AbstractThe French first landed off the south-eastern coast of Madagascar in December of 1648. A little over two and a half centuries later they would land troops, marking the beginning of sixty years of colonization. The groundwork for government and education set during these years continues to the present day, including the use of the French language. In this study I look at the role of the French language in modern-day Madagascar. Using interviews from two major urban centers, I argue that French has a dualistic role, both as an opportunity for self-advancement for a select few, while also as an oppressive force for many others.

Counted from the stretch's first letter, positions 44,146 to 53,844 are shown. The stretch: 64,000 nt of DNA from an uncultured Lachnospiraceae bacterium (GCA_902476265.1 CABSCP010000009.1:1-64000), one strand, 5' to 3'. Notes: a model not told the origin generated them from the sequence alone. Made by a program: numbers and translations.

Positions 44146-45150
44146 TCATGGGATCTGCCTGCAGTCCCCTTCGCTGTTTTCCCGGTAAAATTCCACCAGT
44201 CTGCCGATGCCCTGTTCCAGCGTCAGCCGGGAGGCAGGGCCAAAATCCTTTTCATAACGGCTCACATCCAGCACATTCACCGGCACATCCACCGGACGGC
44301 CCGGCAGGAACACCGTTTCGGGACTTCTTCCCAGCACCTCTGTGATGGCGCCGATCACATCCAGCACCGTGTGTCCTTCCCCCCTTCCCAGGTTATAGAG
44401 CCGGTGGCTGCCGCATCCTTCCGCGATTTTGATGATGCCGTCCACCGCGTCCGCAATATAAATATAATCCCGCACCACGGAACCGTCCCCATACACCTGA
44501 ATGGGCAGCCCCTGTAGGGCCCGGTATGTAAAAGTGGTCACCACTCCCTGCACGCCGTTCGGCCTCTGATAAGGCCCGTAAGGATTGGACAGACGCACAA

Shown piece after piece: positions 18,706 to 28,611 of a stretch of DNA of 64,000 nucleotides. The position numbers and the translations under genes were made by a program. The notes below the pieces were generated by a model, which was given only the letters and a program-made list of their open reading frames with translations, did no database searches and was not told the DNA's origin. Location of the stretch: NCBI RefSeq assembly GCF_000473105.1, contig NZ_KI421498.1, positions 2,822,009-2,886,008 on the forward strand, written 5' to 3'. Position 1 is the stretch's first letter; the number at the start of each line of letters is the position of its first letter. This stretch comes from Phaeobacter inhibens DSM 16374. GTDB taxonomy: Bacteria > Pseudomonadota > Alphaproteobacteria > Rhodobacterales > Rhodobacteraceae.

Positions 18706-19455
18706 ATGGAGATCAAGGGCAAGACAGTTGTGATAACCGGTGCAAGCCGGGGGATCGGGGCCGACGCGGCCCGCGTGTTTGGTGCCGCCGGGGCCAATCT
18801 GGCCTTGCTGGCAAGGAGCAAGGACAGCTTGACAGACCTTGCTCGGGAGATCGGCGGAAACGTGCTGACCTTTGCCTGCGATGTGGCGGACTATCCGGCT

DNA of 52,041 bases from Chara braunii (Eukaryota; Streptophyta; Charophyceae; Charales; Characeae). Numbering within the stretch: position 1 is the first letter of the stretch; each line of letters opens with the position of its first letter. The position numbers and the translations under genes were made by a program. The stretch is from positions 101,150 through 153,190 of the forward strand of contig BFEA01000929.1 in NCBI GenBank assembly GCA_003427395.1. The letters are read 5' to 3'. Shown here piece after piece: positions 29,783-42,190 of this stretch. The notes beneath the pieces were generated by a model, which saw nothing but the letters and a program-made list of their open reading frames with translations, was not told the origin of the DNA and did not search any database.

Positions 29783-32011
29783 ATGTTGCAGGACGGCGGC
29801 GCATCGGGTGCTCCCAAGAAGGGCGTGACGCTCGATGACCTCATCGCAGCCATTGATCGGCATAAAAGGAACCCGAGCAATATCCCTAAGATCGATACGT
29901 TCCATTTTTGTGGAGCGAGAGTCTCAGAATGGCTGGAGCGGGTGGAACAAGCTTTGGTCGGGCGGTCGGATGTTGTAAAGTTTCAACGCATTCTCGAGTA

Recommended CitationRoehrer-MacGregor, Christopher, "French in Madagascar: A Colonial Language After Independence" (2013). Syracuse University Honors Program Capstone Projects. Paper 51.